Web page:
Prepare your children so they won't be carried away by the currents of peer pressure, teenhood

alisondgriswold@gmail.comJuly 12, 2013 

20100824 Owl tubing

Instilling core values in your children will help them stay wise as they encounter the currents of teendom.

CASANOVA — MCT

Last week at summer camp I joined a group of 10 kids who piled into sturdy pink tubes and plopped into the river for a leisurely float downstream to a local barbecue spot. While we started out in a neat little cluster, the currents spun us into protruding rocks, low-hanging trees and other groups of tubers.

I did not find this part leisurely. I make minute-by-minute schedules on spreadsheets and assign seats on road trips because I want to know where the youth in my care are at all times. My greatest nightmares are not death or public speaking -- it's accidentally leaving a teen at a rest stop or coming up short when counting heads at a youth rally. Watching two of my sixth-graders float away while they screamed to "Wait up!" made me realize that losing track of teens on a river was an equally horrifying scenario I hadn't even thought of.

As they called out to me I attempted to slow down to help them. I dragged my feet through the rocky bottom and attempted to stand up and walk in their direction. While the water was only 2-feet deep, the current was so strong that it knocked me right over, banging my knees to the ground and forcing my tube out of my grip.

Good grief, was this activity safe? How had the insurance companies not shut down this shady outfit -- my knees were bleeding, and I had water up my nose. Looking around I realized, however, that I had no one to blame but myself. Those who had not attempted to fight the current and stand up were still bobbing peacefully in the water. One guy was even texting. The sixth-graders who had initially screamed in terror at the thought of separation were now giggling as they bumped off a log and into a group of their friends floating by.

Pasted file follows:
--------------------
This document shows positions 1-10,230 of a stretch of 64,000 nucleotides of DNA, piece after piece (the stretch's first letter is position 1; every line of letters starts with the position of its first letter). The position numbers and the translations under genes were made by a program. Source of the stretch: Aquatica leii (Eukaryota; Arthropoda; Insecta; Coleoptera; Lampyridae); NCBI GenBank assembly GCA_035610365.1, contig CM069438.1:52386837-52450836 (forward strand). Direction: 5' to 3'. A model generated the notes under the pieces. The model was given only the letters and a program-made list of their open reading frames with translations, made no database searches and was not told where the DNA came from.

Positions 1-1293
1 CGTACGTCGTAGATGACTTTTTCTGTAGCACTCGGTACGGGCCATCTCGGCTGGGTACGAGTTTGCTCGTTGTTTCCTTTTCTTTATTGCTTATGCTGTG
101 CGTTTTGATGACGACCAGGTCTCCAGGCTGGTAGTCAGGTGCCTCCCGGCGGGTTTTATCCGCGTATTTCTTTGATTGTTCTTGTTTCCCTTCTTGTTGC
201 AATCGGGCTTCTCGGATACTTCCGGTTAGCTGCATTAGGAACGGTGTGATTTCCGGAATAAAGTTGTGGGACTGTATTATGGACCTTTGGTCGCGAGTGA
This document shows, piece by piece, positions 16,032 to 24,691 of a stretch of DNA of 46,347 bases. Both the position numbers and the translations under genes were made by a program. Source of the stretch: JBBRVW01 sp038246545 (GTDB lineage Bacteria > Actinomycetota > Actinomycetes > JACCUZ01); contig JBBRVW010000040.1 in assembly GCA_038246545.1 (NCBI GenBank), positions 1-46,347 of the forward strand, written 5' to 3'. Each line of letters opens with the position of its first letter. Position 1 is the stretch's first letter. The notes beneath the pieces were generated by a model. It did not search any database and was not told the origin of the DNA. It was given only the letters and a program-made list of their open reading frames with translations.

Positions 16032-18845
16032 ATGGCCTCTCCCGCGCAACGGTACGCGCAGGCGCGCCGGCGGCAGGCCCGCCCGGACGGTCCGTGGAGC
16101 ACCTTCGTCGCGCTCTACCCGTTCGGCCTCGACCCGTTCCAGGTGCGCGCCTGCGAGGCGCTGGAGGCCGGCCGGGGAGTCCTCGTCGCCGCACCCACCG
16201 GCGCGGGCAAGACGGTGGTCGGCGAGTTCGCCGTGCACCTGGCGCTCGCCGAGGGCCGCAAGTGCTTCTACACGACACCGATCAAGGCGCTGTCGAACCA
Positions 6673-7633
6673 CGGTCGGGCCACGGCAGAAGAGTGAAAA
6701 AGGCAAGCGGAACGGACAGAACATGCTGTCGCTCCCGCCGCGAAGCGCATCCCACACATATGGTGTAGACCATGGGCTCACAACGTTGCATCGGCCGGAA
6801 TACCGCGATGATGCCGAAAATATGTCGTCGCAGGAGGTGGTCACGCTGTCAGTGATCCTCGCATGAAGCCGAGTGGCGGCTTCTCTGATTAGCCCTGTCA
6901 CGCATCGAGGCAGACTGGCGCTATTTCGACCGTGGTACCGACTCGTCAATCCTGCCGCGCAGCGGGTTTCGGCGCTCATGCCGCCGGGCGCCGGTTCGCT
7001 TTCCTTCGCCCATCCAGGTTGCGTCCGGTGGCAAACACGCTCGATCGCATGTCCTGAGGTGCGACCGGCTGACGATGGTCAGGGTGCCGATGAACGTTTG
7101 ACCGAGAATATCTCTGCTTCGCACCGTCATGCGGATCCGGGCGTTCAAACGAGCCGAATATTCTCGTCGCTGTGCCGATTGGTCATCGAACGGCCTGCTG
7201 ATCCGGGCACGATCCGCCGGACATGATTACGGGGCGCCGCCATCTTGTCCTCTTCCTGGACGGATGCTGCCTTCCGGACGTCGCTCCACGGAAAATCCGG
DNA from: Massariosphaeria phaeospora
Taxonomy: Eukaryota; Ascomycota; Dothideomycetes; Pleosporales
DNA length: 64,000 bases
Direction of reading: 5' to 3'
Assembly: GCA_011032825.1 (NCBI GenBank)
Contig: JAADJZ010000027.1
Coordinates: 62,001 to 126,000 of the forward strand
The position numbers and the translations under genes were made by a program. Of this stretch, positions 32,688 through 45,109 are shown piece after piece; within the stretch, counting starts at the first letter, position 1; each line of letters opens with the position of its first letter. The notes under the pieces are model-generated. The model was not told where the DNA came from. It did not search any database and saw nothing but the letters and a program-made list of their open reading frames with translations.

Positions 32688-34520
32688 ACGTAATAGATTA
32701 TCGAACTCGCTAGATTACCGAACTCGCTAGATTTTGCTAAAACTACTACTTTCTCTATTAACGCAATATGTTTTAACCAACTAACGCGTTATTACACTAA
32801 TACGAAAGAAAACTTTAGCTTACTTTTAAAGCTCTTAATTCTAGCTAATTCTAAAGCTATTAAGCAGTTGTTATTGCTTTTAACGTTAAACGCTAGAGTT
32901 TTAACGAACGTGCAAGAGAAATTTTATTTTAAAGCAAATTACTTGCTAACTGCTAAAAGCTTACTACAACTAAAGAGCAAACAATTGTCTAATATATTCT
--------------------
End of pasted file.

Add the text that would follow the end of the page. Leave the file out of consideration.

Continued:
Taking a deep breath I realized we were on a river full of campers and staff who would be quick to aid any of the kiddos who encountered trouble. There was no way I would be able to keep track of nine other people, and I was going to have to trust that the current would carry them safely to lunch.

The feeling was actually familiar. It was the same feeling I have after a Bible study, when the kids go back to their Facebooks, their friends and maybe even family who don't support their beliefs. It's the feeling I have when school starts up after the summer and I know they're going to face tough choices and serious temptations in the hallways. If there are kids in your life you care about, you know what I'm talking about. Like the currents in the river, kids can find themselves carried to places they didn't expect or want to go.

My tubing teens were prepared. I knew they could all swim. Their tubes were inflated, and they had put on sunscreen and shoes with straps on the back that wouldn't fall off. They were ready for whatever the next hour and a half held -- even if I couldn't guide them over every rock and rapid.

Much like I couldn't fight the current to stay with the teens in my care, we can't stay beside the youth we love from everything they'll encounter. However, we can do our best to be sure they're prepared. Giving them knowledge through family discussions, Scripture, prayer and a church community does more than fill them with a lot of God trivia -- it gives them a foundation to stand on when they find themselves alone.

Follow columnist Alison Griswold at twitter.com/alisongriz. Read her blog at www.teamcatholic.blogspot.com.

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